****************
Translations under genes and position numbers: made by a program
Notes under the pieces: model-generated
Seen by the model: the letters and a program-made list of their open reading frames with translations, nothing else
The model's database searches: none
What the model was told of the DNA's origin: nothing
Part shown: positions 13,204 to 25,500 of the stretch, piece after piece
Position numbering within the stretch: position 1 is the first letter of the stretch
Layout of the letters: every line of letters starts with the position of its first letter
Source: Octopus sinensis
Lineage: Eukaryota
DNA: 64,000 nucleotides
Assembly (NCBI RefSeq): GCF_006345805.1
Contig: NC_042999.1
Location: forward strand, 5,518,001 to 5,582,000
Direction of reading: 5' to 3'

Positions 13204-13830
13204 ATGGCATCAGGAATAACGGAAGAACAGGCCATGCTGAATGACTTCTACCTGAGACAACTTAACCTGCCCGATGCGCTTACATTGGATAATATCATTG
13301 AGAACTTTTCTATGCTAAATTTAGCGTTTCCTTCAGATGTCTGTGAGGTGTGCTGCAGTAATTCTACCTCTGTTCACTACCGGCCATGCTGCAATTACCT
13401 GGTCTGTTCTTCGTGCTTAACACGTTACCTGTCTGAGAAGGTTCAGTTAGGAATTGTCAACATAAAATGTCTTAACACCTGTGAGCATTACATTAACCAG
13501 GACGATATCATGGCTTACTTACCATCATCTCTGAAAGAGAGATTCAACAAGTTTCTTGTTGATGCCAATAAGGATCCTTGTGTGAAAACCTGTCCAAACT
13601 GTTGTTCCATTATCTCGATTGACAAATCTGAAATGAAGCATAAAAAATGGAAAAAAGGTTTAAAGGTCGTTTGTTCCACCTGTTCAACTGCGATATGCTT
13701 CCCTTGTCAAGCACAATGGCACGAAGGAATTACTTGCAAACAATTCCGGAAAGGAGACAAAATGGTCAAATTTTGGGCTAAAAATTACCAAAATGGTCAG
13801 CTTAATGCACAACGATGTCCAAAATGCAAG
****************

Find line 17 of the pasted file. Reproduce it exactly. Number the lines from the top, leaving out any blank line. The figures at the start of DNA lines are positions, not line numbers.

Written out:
13204 ATGGCATCAGGAATAACGGAAGAACAGGCCATGCTGAATGACTTCTACCTGAGACAACTTAACCTGCCCGATGCGCTTACATTGGATAATATCATTG